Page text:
“I wanted her to be a part of it,” Tortellini says. “I wanted her to represent Dallas in my exhibition because she embodies so much in her sport. She represents power, she represents tenacity, she represents our neighborhood, and she’s wearing nails while kicking ass. … I really wanted to pay homage to her, to nail culture, to sports.”
Richardson never responded to Tortellini's emails and Instagram messages. The project eventually developed into KLAWZ 1.5, a film and digital photography exhibition at Southern Methodist University's Pollock Gallery. While the show wrapped up at the end of last month, its inspiration and message are still very much relevant — and its sequel, KLAWZ 2, is in the works.
Tortellini hasn't always been a photographer. Working for Bell Helicopters last year, he was first furloughed, then laid off, at the beginning of the pandemic. With nothing else going on, he bought a film camera because it was cheaper than a digital camera, and started shooting food distribution events at For Oak Cliff, a nonprofit fighting against systemic racism and oppression in Dallas.
This first project snowballed into professional gigs for the dedication of Botham Jean Boulevard in Dallas, as well as commissions for NorthPark Centre, Fiend BMX and NFL players. It wasn’t long before Tortellini started developing his own projects, including KLAWZ, an exhibition that aims to show, in his own words, how “nail art can go anywhere and do anything in any different scenario.”
“The inspiration of KLAWZ happened when I was walking down the street in Deep Ellum,” Tortellini says. “I had noticed maybe one in three women had their nails done. And I just was really taken aback, like, ‘Man, this is a very prominent thing that nobody is really zeroing in one. … This is very important that people see that these people are artists.”
He asked a woman if he could take a photo of her nails. She said sure. He took the photo, and it developed nicely. Then, he thought to himself, “What if I took a series of photos and put together an exhibition for people to just enjoy nail art?”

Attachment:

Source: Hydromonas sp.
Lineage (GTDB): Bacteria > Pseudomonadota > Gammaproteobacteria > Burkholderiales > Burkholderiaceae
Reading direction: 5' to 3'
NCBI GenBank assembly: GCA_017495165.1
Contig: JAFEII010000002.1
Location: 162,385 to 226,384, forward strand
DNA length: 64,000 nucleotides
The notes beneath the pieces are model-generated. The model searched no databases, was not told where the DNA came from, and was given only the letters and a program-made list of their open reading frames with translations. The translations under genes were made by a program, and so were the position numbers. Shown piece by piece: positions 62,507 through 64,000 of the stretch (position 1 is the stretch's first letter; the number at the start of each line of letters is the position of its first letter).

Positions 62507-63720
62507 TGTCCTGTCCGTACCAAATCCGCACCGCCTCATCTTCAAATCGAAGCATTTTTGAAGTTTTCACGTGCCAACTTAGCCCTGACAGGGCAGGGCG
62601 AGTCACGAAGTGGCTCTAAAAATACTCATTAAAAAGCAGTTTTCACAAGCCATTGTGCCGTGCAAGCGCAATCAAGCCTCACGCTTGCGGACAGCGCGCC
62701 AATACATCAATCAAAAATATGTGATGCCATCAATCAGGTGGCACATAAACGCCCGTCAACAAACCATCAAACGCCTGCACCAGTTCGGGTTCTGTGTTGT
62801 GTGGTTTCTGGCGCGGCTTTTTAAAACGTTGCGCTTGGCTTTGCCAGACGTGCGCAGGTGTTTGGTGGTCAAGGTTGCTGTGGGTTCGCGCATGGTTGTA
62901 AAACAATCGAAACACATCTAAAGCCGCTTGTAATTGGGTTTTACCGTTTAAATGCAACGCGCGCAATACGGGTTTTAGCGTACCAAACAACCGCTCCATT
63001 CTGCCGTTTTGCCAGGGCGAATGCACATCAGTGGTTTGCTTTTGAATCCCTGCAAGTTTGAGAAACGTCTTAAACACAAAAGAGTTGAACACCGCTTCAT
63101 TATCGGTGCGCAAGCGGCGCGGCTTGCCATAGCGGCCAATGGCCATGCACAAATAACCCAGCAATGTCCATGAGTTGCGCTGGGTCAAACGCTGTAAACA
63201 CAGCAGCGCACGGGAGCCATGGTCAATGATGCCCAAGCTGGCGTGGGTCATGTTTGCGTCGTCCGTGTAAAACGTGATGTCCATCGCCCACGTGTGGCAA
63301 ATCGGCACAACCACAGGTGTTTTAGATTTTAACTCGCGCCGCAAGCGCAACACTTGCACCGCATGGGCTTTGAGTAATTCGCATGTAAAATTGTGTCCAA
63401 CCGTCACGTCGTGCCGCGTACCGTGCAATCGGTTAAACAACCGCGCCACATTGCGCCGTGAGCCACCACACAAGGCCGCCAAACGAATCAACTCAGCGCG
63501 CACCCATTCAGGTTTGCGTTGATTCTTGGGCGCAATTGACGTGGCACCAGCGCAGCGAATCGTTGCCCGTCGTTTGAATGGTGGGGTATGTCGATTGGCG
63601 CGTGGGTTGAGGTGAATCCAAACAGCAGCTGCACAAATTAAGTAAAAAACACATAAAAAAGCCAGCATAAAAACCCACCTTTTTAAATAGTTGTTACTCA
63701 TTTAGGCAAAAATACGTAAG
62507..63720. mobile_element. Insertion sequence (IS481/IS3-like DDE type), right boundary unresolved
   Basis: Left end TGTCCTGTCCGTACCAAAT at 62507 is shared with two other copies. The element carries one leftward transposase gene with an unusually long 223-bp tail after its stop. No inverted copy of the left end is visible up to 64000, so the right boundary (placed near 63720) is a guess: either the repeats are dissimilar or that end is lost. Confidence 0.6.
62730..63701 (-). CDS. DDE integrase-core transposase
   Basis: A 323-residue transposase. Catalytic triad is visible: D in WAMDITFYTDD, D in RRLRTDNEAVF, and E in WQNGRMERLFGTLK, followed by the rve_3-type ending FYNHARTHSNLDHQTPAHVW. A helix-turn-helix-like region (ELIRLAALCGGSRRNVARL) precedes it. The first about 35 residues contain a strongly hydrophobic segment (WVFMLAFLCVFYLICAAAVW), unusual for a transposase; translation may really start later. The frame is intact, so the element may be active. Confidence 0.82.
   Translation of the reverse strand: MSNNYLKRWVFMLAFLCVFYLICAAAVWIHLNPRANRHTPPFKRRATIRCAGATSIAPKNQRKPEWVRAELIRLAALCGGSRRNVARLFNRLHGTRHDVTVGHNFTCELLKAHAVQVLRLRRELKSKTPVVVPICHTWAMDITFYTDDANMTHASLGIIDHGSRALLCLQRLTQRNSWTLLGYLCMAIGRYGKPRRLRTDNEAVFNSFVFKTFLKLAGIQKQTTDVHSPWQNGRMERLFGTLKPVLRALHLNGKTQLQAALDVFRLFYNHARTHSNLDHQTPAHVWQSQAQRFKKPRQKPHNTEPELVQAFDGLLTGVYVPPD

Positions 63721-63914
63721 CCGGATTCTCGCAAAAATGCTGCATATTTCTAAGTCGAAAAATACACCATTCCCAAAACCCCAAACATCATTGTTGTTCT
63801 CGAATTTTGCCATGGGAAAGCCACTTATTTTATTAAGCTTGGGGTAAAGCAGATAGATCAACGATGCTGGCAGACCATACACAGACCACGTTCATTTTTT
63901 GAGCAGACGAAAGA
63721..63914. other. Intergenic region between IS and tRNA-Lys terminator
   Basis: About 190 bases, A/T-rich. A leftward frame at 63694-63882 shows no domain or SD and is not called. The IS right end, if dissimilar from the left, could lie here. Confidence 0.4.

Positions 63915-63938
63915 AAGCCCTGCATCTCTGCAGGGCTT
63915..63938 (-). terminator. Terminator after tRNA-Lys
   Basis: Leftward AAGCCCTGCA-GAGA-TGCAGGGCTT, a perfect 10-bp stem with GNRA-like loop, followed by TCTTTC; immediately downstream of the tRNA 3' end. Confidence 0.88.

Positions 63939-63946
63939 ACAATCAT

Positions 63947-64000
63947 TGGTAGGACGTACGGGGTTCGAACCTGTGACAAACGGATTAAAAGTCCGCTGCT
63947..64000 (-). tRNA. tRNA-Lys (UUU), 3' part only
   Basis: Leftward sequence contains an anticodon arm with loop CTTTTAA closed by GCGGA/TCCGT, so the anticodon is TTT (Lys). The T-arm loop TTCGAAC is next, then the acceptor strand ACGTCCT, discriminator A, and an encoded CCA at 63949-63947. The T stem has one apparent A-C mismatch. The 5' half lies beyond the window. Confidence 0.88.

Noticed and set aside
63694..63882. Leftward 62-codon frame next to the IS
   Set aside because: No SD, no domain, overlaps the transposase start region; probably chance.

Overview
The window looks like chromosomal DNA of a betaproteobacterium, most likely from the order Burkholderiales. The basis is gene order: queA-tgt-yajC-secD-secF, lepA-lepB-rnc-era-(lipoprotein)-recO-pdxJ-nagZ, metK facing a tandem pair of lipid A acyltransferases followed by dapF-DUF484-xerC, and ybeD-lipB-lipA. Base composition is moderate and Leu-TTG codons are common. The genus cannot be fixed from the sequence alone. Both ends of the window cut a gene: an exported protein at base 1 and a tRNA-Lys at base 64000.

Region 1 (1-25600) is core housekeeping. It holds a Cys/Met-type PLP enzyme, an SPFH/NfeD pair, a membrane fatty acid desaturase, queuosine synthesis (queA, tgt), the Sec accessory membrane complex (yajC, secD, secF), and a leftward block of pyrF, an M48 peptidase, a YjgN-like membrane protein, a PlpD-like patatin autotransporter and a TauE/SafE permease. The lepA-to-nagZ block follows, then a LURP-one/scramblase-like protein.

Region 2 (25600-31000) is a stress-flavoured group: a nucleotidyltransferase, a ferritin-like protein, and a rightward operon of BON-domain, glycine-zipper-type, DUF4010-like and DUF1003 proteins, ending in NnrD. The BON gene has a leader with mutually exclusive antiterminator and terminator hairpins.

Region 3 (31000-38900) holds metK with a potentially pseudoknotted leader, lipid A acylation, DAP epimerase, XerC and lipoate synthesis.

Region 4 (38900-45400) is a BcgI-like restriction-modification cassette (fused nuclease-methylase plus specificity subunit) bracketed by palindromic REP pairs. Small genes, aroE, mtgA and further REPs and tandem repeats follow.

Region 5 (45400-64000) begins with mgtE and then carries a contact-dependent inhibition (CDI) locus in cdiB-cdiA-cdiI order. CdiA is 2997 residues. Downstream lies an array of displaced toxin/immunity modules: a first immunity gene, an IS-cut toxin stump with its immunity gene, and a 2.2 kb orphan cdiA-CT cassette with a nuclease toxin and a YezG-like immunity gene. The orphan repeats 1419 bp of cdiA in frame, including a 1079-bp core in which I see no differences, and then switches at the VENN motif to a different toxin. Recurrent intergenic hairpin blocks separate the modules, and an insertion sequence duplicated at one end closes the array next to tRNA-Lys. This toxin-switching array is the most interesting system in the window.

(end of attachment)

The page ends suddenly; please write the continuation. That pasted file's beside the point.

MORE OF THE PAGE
The original idea was to highlight the nail art of a few different nail techs, Tortellini says, because he wanted viewers to appreciate not just the art but also the artist — to see nail techs not so much as beauty workers, but as artists. But shit happens, and Tortellini changed course. At an End SARS rally at City Hall, Tortellini was shooting documentarian photographs when he again started noticing multiple women with nail art.
“I was just in a mode of documenting,” Tortellini recalls. “But I was also in a mode of, like, ‘Man, look at nails, everywhere — they’re everywhere, and they’re protesting for what they believe in, in this setting, and I want to capture that.’”
Similarly, at free food distributions organized by For Oak Cliff and at a protest organized by the Next Generation Action Network, he was able to capture images of women protesting police violence and handing out food.
“I was just showing that nails can — the same premise that I had with the End SARS — that nails can protest, nails can be in different settings, nails can do anything, they can go anywhere,” Tortellini says. “And I’ve just started accumulating powerful imagery of nails in places that nobody thought that they would be or they were overlooking it to be.
"It just so happened that the moments that I saw, they were in protesting settings. But I thought that they were really cool images and I thought that that was really important to document.”
In December 2020, together with a DJ and an exhibition space at the Wright Art Twins Gallery, these film photos of nail art became KLAWZ 1. Around 150 attended the exhibition. Dallas Weekly gave it a glowing review.
A month later, SMU reached out about exhibiting his photography at the Pollock Gallery. They didn’t give him enough money to make a KLAWZ 2, Tortellini says, which is why he titled the May exhibition at the Pollock KLAWZ 1.5. Nevertheless, with more money and a better camera than before, he was able to incorporate more studio shots and staged shots.
“I have some SMU track runners … I wanted to incorporate, just to pay homage to SMU, just to say thank you,” Tortellini says. “They have nails, and I showed that nails can be in athletic settings.”
After the SMU exhibition, the Dallas Arboretum contacted Tortellini about an exhibition for Black History Month next year. Nothing is set in stone, but Tortellini is confident the arboretum will give him the budget he needs to do KLAWZ 2 as he envisions it. He hopes to highlight five or six nail techs and five or six designs so that viewers are not only engulfed in the beauty of the art, but also the talent, individuality and personality of the artists.
“The premise of what I want KLAWZ to become is I want it to be so big that I can highlight the artists, to be able to highlight their work,” Tortellini says. “This is all about the nail community getting the attention that they deserve. And I believe that when you look at music videos, when you look at movies, when you look at pop culture — nail art is everywhere and the nail artists aren’t getting their respect. So I want to highlight the nail tech.”
“I want to use my lens as a vehicle to get them the respect that they deserve,” he says.